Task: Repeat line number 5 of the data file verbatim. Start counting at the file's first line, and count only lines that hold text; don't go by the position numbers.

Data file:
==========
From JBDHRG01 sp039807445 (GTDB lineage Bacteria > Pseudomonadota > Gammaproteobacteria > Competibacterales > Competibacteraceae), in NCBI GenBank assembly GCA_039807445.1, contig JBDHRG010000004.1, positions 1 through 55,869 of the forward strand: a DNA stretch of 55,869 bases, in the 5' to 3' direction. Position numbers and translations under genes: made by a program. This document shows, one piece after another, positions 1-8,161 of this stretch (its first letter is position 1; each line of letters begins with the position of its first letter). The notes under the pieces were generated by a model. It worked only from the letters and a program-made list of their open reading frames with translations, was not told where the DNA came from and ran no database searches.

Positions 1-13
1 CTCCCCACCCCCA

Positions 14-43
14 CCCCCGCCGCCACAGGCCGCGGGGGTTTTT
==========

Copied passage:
14 CCCCCGCCGCCACAGGCCGCGGGGGTTTTT